“Dear brothers and sisters in Christ! Today the Holy Gospel tells about the healing of a woman who was sick, bent over for 18 years (Lk. 13, 10-17). She came to the synagogue on the Sabbath, and our Lord Jesus Christ who was there teaching the people delivered her from her infirmity. You may think that all the people present there should rejoice seeing that healing. However, as the Gospel says, some of them condemned Christ for that act because it was done on the Sabbath when, according to the Jews, no labor can be performed”.
“Therefore, dear brothers and sisters, today we should speak about proper keeping of the Fourth Commandment of God, “Remember the Sabbath day to keep it holy” (Ex. 20, 8). That Commandment was very important for the Jews in the times of Christ and it is still very important among them. “Sabbath”, or in Hebrew shabat means rest, discontinuance of any work. That Commandment was set by God, so after 6 days of work man may rest on the 7th day; that he may stop working physically but may engage in some spiritual work – to remember about God and to pray. In a similar way, according to the Book of Genesis, God Himself was creating the world in 6 days and rested on the 7th day and blessed that 7th day (Gen. 2, 1-3). And when God was giving His law to Moses, it contained that Commandment to remember that 7th day of Sabbath and to keep it holy”.
“However, that Commandment was not always understood correctly. The Jewish religious sect of Pharisees in the times of Christ was teaching to keep the Sabbath very strictly, but mostly outwardly. And their cause was continued by the Jews after Christ. If the Sabbath starts, they stop everything. Nothing can be done. They may not even walk longer than it is prescribed. They may not light the fire. Nowadays they say that you may not drive a car or ride in the elevator. A bunch of Jewish books were written about that – they call them the Talmud. And it contains so many prescriptions: what can be done and what cannot be done on the Sabbath, so the common man can easily get confused. This is why, when Jesus came to the world, He began to denounce the Pharisees telling them that they replaced the Commandments of God by the teaching of men”.
“Thus Jesus in today’s Gospel was condemned by those Talmudists because He performed a healing on the Sabbath. But the Lord properly responded to the accusers. He called them hypocrites and reminded that even on the Sabbath they perform necessary works, like, for instance, they loose their ox or donkey from the stall, and lead it away to water it (Lk. 10, 15)”.
“For the Jews, Sabbath was the day of the Lord, and for us such day is Sunday. In the New Testament it replaced the Sabbath because on that day, the first after the Sabbath, our Lord was risen from the dead. Therefore, in the Russian language that day is called voskresenie, the Resurrection. And every such 7th day is a little Pascha, commemoration of the Christ Resurrection. And if you take the Slavonic word for Sunday – nedelia – it is from the words “ne delati” meaning “not doing”. It means that on this day we don’t work. So, for us the Fourth Commandment had never been abolished. In our Christian observance, first of all, we need to keep the spirit of the Lord’s day: for 6 days we have to do our work, and then the 7th day should be dedicated to God. It means that on Sunday we have to abstain from physical and any unnecessary work, and to come to the church for prayer and participation in the Divine Liturgy. We should also perform the works of mercy and charity on that day. However, many people violate that Commandment, especially nowadays”.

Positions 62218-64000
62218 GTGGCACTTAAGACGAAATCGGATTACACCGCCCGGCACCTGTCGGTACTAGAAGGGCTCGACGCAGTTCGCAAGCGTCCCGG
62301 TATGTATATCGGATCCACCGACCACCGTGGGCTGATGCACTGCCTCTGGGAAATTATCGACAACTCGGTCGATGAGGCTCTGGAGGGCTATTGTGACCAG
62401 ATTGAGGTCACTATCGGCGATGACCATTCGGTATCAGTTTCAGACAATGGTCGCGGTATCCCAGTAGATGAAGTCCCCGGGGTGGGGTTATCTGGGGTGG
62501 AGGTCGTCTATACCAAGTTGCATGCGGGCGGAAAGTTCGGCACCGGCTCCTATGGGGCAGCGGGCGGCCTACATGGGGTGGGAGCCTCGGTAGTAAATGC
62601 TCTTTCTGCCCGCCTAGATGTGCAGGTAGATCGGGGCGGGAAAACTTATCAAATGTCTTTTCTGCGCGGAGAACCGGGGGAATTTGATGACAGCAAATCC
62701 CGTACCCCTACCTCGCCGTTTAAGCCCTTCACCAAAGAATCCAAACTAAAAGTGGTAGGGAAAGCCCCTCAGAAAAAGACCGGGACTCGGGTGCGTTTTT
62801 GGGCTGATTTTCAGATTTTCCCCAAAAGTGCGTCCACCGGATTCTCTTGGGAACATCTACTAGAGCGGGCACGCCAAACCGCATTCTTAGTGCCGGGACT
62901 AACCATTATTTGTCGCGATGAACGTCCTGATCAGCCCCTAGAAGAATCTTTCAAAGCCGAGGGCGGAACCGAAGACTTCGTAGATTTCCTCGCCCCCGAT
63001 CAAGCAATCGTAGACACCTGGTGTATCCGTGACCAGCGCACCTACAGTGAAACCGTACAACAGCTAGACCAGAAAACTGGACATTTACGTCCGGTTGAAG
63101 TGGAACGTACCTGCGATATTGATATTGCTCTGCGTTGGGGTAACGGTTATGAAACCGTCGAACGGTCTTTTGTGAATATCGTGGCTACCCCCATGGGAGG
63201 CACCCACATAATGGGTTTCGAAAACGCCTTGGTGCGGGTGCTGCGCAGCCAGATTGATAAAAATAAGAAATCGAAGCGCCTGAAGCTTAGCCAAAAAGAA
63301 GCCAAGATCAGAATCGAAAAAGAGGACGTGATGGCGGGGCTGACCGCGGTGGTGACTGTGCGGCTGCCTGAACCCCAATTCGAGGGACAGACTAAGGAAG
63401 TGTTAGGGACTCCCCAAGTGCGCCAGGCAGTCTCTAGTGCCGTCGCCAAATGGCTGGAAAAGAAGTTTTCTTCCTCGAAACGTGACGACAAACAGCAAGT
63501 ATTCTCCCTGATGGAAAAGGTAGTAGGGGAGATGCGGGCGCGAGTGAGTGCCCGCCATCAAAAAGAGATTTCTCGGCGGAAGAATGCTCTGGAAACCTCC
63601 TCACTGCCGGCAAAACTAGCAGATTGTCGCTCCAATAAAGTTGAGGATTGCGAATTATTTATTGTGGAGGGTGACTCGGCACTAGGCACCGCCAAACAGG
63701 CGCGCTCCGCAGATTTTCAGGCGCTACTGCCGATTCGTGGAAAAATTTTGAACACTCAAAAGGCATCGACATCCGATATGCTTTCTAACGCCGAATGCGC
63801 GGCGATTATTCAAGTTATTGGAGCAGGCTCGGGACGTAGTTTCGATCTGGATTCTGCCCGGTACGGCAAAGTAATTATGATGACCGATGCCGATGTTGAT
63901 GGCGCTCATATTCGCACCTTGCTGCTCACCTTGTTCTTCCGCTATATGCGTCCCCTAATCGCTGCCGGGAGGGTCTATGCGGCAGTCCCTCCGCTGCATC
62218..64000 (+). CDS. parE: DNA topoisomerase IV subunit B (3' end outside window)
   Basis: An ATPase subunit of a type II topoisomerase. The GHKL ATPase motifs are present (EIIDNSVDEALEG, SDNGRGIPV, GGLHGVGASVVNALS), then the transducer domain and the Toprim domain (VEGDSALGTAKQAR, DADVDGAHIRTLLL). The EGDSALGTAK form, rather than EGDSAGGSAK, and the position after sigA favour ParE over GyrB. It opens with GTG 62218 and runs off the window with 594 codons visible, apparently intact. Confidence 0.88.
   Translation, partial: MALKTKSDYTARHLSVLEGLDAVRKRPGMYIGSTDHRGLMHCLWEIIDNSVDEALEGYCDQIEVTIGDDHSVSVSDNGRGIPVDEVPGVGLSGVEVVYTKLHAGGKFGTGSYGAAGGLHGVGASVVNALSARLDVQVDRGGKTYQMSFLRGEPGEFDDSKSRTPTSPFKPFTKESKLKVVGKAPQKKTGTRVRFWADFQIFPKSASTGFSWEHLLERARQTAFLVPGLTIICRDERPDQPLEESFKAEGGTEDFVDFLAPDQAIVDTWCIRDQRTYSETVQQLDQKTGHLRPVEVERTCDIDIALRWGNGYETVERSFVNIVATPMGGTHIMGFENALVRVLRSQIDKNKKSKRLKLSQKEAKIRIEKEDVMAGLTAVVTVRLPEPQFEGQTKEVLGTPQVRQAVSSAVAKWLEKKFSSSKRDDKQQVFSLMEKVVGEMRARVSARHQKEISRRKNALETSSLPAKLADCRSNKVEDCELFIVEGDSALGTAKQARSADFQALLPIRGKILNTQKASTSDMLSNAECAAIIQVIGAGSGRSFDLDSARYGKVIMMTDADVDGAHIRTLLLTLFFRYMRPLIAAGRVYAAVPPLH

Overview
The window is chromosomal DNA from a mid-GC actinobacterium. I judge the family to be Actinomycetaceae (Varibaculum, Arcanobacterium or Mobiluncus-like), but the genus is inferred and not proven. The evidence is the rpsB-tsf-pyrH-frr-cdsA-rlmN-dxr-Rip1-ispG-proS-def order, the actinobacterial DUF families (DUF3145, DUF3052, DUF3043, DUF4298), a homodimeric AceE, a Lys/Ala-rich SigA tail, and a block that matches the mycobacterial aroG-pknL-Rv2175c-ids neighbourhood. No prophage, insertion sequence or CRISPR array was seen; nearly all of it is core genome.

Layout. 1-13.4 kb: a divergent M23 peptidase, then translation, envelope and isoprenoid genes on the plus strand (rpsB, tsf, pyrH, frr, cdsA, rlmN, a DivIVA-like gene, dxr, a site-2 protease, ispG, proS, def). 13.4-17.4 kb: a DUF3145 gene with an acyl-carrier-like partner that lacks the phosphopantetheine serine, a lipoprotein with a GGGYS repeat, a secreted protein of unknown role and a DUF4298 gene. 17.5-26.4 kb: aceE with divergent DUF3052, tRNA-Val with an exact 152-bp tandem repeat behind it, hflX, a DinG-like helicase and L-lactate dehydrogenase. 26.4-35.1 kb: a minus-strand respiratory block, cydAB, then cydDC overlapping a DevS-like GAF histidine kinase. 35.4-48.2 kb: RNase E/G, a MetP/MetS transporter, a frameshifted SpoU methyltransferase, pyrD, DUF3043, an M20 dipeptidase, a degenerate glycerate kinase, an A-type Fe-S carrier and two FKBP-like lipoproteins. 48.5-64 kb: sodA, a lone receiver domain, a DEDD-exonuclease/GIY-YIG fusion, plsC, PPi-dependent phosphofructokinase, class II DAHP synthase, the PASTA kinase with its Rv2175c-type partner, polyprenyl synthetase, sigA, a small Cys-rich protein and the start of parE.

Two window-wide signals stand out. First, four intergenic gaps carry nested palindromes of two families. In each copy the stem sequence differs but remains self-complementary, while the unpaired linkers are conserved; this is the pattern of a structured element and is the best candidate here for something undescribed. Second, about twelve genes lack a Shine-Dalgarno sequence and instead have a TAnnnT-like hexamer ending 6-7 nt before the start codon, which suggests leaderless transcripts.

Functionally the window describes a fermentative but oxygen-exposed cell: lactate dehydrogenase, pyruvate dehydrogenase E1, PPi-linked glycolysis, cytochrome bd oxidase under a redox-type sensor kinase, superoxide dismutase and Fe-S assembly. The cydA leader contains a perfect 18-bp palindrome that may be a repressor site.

“We may recall that in our old country many people were not raised in faith, so most of them now do not observe the Lord’s day. The Communists who were in power in those lands, were fighting the religion and wanted to alienate the people from keeping the Lord’s day. They were holding special working days on Sunday, requested schoolchildren to collect scrap metal. The farmers during the reap season were forced to work relentlessly in the fields. As the result, many Soviet people, even those who were not complete atheists, began not to observe Sundays: they did cleaning of their homes, washing of their clothes or cultivating their gardens. Only a minority, and mostly the inhabitants of the regions occupied by the Soviets later – like people in the Western Ukraine – kept many Christian customs and observed that Commandment”.